101 reputation
5
bio website eamon.nerbonne.org
location Groningen, The Netherlands
age 32
visits member for 3 years, 5 months
seen Apr 5 at 9:37
My work and hobby concern programming: I'm interested in data-mining, and enjoy collecting interesting stats from last.fm's openly accessible web-services.

Apr
5
comment Why is “Select * from table” considered bad practice
This is probably one of the most important reasons here, and it's got just a tiny fraction of the votes. The maintainability of a codebase littered with select * is much worse!
Mar
1
comment Is it okay to make coding style changes on an open source project that doesn't follow best practices?
I think rubocop encourages poor style with several of its default guideline so while this isn't the answer you're looking for, if you're trying to fix styling because of rubocop warnings, you're likely trying to solve the wrong problem.
Feb
9
comment What to do when you are faced with programming task that you have never done?
I think I spend possibly even a majority of my time removing functionality people thought they needed, when in fact it turns out it was only mildly handy and problematic when it comes to quickly adapting to new needs. Your warning is spot on!
Nov
29
comment Why don't relational databases support returning information in a nested format?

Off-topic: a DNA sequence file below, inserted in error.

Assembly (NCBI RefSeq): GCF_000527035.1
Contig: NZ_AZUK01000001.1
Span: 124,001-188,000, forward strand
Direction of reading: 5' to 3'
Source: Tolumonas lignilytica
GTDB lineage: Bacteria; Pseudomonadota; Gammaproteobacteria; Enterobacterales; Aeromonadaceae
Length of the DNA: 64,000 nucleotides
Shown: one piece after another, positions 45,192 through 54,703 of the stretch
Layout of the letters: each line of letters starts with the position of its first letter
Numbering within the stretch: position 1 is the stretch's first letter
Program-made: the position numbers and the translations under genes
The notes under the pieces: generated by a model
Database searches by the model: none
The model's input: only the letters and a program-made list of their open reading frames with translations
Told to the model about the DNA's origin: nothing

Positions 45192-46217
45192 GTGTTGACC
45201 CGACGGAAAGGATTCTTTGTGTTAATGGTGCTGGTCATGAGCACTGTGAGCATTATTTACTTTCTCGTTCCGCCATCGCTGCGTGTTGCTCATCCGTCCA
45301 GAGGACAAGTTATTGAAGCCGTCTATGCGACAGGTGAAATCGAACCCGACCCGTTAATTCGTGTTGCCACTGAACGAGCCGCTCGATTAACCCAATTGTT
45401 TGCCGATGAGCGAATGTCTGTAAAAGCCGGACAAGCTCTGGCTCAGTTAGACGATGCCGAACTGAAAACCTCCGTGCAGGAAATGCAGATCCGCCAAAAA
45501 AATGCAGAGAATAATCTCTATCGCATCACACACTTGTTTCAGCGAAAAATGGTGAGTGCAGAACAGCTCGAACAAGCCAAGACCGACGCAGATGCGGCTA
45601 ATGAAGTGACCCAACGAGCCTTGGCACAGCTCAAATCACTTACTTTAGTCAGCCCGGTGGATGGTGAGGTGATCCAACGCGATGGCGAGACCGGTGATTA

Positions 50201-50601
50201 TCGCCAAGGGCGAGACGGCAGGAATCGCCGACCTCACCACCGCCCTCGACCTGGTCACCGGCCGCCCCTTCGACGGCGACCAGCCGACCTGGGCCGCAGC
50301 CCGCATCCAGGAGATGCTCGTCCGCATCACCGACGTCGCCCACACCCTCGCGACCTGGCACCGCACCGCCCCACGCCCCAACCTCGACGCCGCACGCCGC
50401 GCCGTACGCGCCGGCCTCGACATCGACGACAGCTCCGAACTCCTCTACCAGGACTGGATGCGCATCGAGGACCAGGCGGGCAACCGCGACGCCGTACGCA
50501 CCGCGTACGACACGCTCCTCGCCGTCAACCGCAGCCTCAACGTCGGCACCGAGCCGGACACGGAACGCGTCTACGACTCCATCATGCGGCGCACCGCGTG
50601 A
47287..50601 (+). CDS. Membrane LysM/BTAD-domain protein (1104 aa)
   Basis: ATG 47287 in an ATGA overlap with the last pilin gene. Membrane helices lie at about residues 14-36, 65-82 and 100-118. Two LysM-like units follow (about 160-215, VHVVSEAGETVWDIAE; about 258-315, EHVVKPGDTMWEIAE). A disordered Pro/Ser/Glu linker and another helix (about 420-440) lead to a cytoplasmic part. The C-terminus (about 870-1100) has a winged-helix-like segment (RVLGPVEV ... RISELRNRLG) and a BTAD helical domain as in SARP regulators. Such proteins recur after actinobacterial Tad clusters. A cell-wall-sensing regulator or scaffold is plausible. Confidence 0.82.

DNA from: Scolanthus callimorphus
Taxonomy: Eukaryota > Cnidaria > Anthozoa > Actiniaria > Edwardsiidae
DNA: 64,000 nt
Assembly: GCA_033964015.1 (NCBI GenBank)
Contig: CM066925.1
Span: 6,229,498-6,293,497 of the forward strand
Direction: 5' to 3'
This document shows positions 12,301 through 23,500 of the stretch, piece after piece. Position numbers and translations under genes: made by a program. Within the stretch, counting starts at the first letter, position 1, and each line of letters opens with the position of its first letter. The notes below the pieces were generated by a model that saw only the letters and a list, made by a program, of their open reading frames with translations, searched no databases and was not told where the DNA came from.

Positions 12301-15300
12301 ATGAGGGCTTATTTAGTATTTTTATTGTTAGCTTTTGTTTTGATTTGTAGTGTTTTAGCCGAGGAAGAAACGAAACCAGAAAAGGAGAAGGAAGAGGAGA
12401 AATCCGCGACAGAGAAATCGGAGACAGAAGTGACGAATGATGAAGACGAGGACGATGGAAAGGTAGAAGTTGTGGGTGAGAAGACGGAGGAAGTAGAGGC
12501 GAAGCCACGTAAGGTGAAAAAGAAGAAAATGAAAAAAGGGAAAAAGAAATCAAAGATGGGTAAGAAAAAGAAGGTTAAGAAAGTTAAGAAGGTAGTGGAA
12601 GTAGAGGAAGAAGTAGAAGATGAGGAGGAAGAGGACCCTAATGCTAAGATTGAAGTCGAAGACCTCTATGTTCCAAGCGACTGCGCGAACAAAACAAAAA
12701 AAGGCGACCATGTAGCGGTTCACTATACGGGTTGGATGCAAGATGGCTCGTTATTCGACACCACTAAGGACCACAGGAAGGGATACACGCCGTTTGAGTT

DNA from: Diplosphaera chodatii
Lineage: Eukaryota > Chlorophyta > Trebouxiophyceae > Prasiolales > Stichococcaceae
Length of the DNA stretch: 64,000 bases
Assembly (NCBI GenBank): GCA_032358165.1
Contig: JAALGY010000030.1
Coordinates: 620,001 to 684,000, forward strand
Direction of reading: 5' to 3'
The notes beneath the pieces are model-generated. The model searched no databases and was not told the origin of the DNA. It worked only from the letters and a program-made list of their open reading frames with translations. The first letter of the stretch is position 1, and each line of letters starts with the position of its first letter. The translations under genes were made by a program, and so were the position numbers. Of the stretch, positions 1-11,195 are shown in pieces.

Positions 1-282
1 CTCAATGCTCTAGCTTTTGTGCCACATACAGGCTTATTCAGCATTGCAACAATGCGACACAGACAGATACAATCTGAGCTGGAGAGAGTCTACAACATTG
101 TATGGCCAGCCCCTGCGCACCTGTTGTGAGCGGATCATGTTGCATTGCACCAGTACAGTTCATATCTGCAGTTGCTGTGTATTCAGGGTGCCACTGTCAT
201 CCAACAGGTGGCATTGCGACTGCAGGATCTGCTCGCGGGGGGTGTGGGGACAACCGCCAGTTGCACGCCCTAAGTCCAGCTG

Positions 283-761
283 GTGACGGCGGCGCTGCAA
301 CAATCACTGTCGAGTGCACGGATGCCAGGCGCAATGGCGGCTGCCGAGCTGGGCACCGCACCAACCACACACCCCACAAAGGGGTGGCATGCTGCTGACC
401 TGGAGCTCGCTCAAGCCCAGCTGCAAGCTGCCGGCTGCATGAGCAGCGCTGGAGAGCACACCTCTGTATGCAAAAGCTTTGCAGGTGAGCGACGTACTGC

This is possible for instance in PG 9.2, albeit with an unhandy syntax. See, for instance: stackoverflow.com/questions/13227142/…
Nov
29
comment Why don't relational databases support returning information in a nested format?
For example, ORM's often cause more work for the DB-engine and unnecessarily large query results by unfolding data they see as a hierarchy into an SQL set query just to recreate the hierarchy client-side. Any query projection that's not in normal form necessarily duplicates data; this is a waste. We do so anyhow, not because normal forms aren't useful, but because that specific db-client case cares not about the model as a cohesive whole, but cares about a specific view or summary.
Nov
29
comment Why don't relational databases support returning information in a nested format?
Let me put it this way: you can use SQL to concatenate a bunch of strings or sum a bunch of numbers. These operations are assymmetric too, but they're nevertheless useful in queryies. In theory, you could probably use SQL to build a nested, hierarchical JSON-document too; but doing so is really impractical and slow. The point isn't that such a presentation is useful to the database, it's useful to a database "consumer".
Nov
29
comment Why don't relational databases support returning information in a nested format?
@BillKarwin that argument makes sense against using hierarchical structures in the database schema - where you can define constraints, etc. But as a query projection, you don't have any of these downsides. The whole point of a query is to extract data from your model; assymmetry is inherent in that operation. Constraints, updates etc? You're not changing anything, so none of these matter.
Nov
28
comment Why don't relational databases support returning information in a nested format?